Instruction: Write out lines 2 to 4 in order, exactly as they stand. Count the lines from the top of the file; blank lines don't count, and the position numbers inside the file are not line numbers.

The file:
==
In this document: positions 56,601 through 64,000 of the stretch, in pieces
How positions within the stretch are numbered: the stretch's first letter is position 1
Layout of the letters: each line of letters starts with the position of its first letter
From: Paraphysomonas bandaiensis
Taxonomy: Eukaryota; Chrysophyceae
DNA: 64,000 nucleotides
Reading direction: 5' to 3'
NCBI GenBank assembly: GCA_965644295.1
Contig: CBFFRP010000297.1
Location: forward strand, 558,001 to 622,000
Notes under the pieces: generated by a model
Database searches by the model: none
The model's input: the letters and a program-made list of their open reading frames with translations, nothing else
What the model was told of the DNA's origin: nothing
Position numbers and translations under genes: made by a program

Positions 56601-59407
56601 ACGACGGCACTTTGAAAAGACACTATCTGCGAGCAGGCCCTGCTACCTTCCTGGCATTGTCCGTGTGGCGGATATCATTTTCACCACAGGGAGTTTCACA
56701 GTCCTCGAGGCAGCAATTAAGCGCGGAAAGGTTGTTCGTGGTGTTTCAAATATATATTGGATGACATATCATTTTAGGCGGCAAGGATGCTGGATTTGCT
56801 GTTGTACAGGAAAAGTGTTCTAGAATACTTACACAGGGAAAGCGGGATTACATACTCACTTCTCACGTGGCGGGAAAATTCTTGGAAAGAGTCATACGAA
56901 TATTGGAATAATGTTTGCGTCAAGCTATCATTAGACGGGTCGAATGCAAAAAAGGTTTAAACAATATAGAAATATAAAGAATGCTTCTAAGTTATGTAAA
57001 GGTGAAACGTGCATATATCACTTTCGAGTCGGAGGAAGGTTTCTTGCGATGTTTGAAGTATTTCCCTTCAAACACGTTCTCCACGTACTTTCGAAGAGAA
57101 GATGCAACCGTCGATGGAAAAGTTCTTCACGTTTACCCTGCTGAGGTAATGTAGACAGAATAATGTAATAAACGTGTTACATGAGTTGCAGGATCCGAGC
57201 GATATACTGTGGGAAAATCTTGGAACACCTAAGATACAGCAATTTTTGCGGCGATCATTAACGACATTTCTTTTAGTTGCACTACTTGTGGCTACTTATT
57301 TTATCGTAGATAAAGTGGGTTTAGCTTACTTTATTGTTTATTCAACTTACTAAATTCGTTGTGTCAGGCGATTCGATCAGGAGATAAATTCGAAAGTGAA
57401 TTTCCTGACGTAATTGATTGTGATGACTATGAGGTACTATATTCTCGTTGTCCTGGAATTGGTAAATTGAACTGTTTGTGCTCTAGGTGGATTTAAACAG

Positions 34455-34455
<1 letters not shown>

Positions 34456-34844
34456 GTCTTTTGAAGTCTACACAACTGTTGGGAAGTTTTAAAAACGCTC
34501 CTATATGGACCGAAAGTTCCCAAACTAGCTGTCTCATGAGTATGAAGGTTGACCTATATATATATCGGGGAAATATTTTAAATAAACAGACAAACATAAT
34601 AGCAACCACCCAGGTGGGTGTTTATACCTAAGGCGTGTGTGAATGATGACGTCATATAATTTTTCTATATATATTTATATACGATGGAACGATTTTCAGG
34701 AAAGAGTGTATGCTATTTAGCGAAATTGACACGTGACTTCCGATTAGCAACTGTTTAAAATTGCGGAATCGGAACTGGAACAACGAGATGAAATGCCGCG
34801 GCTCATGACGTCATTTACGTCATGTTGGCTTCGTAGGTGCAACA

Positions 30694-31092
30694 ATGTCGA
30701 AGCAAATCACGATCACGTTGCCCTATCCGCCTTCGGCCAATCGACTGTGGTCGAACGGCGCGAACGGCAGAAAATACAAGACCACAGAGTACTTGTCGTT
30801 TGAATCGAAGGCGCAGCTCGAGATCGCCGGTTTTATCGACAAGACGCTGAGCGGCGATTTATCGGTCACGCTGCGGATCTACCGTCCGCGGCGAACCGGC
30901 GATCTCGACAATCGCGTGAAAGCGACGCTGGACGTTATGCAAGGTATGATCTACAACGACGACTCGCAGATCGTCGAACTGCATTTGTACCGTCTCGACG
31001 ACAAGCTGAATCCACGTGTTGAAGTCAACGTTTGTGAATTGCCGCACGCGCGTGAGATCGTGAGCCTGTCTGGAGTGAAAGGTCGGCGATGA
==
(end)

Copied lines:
How positions within the stretch are numbered: the stretch's first letter is position 1
Layout of the letters: each line of letters starts with the position of its first letter
From: Paraphysomonas bandaiensis